What am I meant to do?? I NEED to stay in my home. Even though you think, I ‘don’t deserve to’. I cannot take in a Lodger. I have to keep in my routine. I could never COPE with a stranger living here. I would be putting myself at risk. I could be abused. Attacked. Stolen from. Etc., etc.
    The DHP fund. a high critea to get it in the first place! and is only short term. When, ‘the pot, runs dry’. Then what?? Back to sqaure one!
    And if you’ve had a grant for adaptations and move within 5 years. You have to pay the money back. HOW???
    The word, ‘SIGNIFICANTLY’ adapted, has been banded about. But NO ONE actually knows what that means???? Not even the DWP. And what about the rest of us then?? Do we not count?? NO, of course we don’t!! All this policy is doing is attacking the poorest and most vunerable of ‘our society’. Creating, an, ‘them and us’ culture. Is it our fault that Thatcher sold off loads of council housing? That, not enough social housing has been built? Especialled 1 bed adapted bungalows?? NO. WHY? Because they can’t get enough rent for them!!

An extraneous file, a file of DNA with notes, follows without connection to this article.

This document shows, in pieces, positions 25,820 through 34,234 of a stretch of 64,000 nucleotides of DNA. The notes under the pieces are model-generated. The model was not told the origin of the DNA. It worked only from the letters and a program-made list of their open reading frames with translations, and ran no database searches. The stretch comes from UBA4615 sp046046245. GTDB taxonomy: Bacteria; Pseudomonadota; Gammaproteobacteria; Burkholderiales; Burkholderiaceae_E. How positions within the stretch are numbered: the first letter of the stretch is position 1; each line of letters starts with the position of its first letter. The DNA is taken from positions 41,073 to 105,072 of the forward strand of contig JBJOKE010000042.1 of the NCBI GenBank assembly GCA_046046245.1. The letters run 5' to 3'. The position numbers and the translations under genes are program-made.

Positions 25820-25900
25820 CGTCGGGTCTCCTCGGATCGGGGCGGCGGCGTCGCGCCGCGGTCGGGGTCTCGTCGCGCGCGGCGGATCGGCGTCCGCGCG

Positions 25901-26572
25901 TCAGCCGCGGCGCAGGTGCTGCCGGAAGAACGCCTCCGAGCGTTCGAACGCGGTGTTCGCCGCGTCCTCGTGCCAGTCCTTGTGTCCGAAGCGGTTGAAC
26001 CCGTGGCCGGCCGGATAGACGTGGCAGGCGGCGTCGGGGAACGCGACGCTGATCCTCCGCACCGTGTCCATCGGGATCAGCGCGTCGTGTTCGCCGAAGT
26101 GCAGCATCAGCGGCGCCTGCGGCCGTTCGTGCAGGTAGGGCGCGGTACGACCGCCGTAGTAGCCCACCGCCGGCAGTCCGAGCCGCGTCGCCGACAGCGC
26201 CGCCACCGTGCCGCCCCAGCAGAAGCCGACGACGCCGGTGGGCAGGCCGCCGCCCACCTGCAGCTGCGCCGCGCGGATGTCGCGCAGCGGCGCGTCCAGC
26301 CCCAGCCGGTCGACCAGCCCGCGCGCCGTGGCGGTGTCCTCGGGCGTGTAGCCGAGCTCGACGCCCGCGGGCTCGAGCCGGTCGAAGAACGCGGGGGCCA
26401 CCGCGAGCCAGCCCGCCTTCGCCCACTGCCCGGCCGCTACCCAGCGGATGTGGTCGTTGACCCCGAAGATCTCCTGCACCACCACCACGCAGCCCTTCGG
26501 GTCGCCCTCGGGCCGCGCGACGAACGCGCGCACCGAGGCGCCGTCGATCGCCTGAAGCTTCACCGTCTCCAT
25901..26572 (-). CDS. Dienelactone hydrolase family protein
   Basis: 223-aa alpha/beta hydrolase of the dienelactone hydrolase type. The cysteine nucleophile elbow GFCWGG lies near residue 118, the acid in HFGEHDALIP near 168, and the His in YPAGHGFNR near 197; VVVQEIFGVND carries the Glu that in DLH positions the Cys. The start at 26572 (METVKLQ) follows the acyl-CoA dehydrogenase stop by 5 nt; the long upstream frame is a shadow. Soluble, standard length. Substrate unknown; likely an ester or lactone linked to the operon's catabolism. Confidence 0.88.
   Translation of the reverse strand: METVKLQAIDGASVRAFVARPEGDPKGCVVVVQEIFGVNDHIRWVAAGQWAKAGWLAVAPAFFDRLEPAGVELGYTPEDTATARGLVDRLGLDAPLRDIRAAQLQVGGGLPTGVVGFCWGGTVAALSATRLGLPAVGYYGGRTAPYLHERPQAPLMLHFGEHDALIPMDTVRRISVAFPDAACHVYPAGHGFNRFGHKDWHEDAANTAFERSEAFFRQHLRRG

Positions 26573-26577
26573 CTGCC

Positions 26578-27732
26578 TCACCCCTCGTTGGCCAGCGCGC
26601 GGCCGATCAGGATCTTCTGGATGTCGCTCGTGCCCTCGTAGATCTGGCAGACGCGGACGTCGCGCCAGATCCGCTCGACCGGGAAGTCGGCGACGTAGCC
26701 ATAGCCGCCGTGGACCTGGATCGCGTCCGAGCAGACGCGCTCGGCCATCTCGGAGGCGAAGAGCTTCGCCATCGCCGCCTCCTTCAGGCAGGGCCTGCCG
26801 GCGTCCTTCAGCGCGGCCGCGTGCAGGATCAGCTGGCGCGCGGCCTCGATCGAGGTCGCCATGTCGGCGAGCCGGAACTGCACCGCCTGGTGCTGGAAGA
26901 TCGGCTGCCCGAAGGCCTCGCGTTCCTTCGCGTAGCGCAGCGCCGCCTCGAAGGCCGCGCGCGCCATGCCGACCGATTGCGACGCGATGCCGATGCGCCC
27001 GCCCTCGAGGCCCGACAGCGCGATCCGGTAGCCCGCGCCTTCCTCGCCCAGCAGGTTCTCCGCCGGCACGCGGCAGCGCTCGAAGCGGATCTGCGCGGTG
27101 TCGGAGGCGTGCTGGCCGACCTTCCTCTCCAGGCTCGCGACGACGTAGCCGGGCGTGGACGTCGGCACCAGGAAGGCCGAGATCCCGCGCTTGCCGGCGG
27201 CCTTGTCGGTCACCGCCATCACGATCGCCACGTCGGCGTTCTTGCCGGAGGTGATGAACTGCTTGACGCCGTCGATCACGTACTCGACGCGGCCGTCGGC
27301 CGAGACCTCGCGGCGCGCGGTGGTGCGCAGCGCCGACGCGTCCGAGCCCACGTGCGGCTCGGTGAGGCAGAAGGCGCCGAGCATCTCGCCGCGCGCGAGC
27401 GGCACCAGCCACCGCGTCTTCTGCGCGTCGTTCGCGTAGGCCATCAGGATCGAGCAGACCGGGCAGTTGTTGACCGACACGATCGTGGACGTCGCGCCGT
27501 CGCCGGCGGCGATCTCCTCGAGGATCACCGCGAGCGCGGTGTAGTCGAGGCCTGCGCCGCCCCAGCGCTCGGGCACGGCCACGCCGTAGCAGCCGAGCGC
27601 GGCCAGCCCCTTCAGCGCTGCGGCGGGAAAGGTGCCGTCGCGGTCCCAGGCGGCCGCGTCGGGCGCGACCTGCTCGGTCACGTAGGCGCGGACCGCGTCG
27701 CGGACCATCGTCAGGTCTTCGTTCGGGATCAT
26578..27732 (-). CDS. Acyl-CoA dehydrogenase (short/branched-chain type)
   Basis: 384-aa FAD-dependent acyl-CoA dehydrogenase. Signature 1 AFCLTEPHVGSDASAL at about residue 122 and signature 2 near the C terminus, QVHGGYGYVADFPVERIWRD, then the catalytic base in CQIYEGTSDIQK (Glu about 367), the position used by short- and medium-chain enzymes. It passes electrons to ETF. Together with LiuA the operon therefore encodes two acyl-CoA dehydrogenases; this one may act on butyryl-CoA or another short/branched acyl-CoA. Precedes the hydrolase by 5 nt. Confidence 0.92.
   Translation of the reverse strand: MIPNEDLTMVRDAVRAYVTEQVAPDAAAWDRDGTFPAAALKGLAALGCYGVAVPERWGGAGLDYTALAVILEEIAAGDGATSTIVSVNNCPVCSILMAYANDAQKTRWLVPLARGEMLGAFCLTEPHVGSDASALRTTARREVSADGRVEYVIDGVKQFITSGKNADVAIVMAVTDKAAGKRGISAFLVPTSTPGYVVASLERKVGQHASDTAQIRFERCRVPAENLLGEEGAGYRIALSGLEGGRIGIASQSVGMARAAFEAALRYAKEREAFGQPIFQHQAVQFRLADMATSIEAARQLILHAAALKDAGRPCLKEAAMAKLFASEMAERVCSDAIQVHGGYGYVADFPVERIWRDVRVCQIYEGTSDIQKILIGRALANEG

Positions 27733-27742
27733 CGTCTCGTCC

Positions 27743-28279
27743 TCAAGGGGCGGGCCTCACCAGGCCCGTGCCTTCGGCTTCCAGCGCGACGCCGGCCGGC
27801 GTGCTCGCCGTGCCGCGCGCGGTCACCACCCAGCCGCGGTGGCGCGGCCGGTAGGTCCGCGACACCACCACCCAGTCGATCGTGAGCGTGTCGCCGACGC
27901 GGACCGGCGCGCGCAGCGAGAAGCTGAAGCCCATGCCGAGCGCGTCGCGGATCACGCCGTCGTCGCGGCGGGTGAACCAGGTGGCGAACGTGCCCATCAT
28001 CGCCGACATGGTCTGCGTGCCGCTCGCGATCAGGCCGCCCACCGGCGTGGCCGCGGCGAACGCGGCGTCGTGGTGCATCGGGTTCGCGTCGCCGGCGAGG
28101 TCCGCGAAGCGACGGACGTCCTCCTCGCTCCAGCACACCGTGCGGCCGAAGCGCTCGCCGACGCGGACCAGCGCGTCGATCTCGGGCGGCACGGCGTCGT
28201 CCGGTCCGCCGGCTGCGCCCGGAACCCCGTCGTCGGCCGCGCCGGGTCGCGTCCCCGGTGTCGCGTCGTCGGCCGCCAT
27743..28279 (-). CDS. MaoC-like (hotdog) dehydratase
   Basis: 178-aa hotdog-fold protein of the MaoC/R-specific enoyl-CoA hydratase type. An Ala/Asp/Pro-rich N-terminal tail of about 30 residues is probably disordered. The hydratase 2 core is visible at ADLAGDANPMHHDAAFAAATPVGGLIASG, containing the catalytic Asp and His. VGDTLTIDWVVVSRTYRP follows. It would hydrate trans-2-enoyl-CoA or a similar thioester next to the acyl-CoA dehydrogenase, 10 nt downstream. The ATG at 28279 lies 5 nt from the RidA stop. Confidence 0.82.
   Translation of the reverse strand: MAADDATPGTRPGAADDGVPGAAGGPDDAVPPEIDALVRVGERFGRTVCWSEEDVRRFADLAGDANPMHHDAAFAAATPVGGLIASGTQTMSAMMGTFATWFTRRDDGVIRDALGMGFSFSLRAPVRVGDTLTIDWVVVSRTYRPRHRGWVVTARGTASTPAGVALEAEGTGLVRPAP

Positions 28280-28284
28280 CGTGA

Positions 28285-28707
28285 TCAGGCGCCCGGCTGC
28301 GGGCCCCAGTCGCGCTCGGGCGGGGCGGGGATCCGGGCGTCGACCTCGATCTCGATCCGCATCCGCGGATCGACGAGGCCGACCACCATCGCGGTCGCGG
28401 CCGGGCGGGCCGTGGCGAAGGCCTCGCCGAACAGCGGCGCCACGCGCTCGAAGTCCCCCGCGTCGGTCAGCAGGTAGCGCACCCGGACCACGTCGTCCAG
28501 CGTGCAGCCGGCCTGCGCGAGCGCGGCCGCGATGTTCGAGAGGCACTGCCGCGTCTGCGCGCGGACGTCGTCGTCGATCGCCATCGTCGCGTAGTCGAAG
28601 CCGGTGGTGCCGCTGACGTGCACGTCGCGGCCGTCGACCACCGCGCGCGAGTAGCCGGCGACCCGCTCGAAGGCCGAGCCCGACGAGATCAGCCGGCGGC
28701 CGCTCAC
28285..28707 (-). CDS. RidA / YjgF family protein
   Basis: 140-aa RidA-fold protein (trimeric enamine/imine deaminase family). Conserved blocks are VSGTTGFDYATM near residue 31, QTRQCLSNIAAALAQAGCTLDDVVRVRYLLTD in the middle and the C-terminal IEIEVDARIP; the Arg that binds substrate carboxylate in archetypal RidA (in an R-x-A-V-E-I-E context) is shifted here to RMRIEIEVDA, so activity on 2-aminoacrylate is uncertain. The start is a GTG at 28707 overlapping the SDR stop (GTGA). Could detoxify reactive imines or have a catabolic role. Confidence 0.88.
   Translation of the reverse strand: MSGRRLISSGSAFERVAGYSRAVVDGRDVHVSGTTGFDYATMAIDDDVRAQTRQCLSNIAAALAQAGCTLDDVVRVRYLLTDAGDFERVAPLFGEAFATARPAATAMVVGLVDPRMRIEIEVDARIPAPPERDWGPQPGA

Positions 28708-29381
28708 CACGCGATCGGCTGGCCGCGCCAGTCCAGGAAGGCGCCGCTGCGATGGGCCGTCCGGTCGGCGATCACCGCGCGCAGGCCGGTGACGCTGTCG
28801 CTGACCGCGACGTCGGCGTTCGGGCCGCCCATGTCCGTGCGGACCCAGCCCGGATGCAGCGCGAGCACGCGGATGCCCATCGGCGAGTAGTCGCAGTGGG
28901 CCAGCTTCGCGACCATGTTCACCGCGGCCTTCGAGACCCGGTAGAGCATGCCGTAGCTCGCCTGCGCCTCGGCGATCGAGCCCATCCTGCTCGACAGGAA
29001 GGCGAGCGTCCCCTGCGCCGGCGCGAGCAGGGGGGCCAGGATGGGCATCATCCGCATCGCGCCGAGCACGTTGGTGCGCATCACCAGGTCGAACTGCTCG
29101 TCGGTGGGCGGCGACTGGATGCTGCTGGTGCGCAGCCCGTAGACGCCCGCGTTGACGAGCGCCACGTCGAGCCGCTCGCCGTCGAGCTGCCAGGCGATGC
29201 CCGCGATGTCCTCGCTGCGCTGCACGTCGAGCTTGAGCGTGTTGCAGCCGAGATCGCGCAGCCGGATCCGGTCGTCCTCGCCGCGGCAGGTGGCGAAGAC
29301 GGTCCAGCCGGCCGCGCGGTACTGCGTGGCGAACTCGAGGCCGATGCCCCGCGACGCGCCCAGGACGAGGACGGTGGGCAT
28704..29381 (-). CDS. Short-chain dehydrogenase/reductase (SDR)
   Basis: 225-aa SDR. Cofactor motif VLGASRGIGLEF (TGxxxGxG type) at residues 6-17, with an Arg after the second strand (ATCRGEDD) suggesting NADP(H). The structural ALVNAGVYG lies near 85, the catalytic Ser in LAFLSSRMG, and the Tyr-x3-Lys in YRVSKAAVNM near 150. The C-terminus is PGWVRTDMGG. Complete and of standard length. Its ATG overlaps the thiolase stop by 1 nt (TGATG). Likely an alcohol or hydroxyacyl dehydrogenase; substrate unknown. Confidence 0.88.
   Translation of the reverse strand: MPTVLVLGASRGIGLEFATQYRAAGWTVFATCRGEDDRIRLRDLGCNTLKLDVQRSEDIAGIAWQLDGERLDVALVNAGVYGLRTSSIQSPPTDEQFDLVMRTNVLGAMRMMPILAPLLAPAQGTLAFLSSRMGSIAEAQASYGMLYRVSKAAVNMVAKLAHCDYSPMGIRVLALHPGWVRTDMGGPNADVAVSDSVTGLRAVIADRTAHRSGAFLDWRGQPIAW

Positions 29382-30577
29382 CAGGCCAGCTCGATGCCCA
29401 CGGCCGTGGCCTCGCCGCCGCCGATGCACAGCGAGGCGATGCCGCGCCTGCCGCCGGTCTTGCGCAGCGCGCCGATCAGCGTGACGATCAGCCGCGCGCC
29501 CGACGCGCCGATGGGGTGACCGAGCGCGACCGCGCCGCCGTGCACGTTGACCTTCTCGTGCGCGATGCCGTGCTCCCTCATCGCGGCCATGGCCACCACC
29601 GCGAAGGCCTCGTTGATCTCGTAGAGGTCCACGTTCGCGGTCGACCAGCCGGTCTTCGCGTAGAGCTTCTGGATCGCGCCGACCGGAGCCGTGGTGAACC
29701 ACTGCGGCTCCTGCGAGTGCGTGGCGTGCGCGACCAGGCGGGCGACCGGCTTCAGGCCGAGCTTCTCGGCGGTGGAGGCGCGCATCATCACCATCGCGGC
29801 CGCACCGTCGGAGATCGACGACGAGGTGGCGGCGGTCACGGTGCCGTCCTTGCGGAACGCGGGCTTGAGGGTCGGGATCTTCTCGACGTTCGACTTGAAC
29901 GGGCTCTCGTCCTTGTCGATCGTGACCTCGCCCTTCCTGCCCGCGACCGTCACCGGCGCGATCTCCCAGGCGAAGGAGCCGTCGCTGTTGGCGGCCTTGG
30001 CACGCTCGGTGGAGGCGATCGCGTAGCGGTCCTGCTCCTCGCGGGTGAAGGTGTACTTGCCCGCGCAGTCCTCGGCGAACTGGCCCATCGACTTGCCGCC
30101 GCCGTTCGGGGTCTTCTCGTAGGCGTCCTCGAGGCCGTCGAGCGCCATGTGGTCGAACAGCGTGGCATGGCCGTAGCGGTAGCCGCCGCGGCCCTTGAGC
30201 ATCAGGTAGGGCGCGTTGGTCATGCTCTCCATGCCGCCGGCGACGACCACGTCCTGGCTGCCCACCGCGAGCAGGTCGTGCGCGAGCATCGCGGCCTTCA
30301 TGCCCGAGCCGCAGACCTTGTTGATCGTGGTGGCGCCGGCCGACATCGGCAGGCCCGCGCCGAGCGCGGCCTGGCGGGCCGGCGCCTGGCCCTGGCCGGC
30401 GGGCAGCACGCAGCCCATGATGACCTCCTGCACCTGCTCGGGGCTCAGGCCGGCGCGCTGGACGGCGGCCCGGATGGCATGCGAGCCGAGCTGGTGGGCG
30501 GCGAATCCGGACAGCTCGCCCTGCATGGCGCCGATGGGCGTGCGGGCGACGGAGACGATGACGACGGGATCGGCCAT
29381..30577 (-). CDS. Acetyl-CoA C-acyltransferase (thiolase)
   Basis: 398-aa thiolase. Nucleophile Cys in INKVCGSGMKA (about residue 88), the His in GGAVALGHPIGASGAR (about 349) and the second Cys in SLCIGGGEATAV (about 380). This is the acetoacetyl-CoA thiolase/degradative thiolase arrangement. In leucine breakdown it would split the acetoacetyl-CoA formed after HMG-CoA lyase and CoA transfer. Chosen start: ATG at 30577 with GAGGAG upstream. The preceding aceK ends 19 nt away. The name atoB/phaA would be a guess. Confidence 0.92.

This Government, waste money, left, right and centre. And look at what they earn and their expences! The list go’s on. Where they could save money. instead of attacking us.

  • Debbie Price

    Thank you, Alyzande for being brave enough to share your story. It not easy to put your private details out there for people to read…….There are thousands of people who are going to be affected by this, ‘BEDROOM TAX’. All with different stories and circumstances. I can’t believe the ignorance of some of the comments that have been left. I wonder how ‘these people’ would cope, if they were in the same circumstances?? There but for the grace of God, go I. Peoples circumstances can change in the blink of an eye. You could lose your job. Become Disabled. Lose your home. Etc.